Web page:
This is part #2 of our mini series with Alen Pavlovic of Type08 :)
Read part #1 of this series over here >
We left off discussing sticking to what You're passionate about, how do you juggle mixing in personal projects with your client work, and how do you schedule this?
If you're passionate about something, you'll find time! Joking aside, there's always a certain meaning behind a personal project, a reason behind doing it and spending time on it and you might sometimes think that precious time that could be spent much better on a real-client project.
Logically, if you have more room in your schedule with less current clients, you will have more time for developing personal concepts for fun and/or practice. But, the main result of more practice is (or should be) getting better at what you do, so at the end of the day, all your current and future clients will only benefit from those efforts.
What are some of your favourite personal projects you’ve worked on recently?
What usually drives my motivation is a simple idea of having these "dream" clients who I haven't yet worked with, coming from fields that have been out of my reach, for now. That being said, my favourite sport is basketball and I often "dream" of being included in one of the NBA-teams logo redesigns, so I've played around with some ideas for Chicago Bulls, Denver Nuggets and Oklahoma City Thunder in the past. Hip hop music and hip hop dance are other passions of mine as well, here's an example of some ideas for the Les Twins logo.
I actually do a lot of personal work & practice on fun side projects so the list could go on, but it's all (often) tied to my other passions in life, besides logo design.
Can you offer 3 helpful tips for designers about how to approach personal projects and how they can use them to benefit their career?
We can generally place personal projects in 3 different categories: a) projects tied to your passions which is often marked as fan-art, b) developing un-used work that was meant for a client, and c) sharpening up your skills on a specific style, especially if you decided to micro-specialize. There are others of course, but to help you focus on how to prioritise personal projects let's concentrate on these 3. Side projects that show off your skills and that are conceptually creative and interesting should always find a spot in your personal portfolio because you have absolutely nothing to loose. Here are some tips on how to approach each of the above categories.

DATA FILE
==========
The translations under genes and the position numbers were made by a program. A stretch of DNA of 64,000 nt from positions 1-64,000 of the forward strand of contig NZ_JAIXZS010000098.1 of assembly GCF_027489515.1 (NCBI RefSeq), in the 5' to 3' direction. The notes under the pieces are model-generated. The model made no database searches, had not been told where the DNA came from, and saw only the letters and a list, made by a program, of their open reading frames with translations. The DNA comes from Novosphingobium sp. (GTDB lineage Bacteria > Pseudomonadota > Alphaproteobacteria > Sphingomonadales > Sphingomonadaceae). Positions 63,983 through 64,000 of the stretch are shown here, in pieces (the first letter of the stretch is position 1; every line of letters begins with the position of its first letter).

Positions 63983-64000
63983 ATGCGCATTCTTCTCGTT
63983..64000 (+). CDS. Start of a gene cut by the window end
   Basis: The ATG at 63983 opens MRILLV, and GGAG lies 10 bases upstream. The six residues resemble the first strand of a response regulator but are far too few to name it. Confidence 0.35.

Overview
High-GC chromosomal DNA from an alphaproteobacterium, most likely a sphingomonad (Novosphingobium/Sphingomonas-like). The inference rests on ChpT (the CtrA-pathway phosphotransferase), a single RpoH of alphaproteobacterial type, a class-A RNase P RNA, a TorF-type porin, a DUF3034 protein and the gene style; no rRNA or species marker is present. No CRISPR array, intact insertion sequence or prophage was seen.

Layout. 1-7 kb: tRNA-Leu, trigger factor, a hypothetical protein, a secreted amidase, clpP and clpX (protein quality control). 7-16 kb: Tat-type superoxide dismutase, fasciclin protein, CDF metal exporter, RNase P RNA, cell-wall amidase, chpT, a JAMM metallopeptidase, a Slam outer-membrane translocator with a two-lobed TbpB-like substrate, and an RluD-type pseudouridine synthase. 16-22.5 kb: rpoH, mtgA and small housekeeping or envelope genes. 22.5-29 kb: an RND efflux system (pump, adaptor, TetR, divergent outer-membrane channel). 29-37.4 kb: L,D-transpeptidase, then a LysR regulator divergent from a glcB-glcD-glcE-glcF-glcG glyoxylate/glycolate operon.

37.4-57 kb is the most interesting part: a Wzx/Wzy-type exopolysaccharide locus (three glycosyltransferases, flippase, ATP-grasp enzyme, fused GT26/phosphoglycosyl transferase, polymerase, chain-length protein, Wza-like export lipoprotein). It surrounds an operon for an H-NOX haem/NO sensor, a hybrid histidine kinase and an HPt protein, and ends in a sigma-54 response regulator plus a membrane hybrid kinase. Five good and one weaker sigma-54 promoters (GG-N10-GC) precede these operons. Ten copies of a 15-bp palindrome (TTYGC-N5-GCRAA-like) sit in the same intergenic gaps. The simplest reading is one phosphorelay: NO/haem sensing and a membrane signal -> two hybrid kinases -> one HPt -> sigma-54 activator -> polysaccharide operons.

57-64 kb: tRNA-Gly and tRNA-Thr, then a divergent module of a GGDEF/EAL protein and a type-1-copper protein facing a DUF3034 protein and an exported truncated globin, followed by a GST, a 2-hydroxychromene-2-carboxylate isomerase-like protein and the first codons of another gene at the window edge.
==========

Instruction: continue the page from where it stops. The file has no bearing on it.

Tip 1: Fan-art
This category can be inspired by your favourite sports team, car, fashion brand, airline, a local restaurant, even a book or a movie. Creating logos and identities might be outside your comfort zone too, but whatever you decide to do, try not to be too sloppy with it, because these are your "dream" clients and you really never know - you can definitely get noticed and hear from them if you share your work online. Especially if you take it even more seriously and execute it on the level where you can pitch it directly, so use the opportunity to show that passion of yours in full. Here you can see those mentioned NBA logo redesign concepts.
Tip 2 – Developing un-used client work
Sometimes a certain logo design project will ask for more research, more testing and more conceptual playing than usual, especially in cases where a company or brand name is a bit more on the abstract side, or, for example, when that particular client simply wants/needs to test out more ideas to stand out against tough competition. During those processes designers often come up with ideas and concepts that are maybe not quite appropriate for that specific purpose, but could definitely be repurposed for something else, either directly as is or with a certain amount of further tweaks. Here's an example that was picked from the "cutting room floor" and turned into a personal project, born as ideas from the real-client process.
Tip 3 – Micro specialise
My own micro-specialty is animal-themed logos, and as you may have seen, I'm even using a toucan to "brand" myself. The animal kingdom is an endless source of inspiration and I simply LOVE when different clients reach out with such tasks - I literally loose my mind! No matter the execution or concept behind it, I love to play with animal shapes and most of my personal projects are tied to that area, so my portfolio is filled with that style of work.
The main goal, when it comes to micro specialising is to get your skills on the level where it will take less time and effort to produce a high-quality solution in the "real world" when required. This category of personal projects, if taken seriously, will bring the highest benefit to your career along the way. Here's a few recent examples of mine below.
Type08 (Alen Pavlovic) is a logo designer and brand builder creating logos and identities for brands across the globe. Featured in multiple logo and brand books, Type08 has fast become one of the most influential logo designers within the design community.
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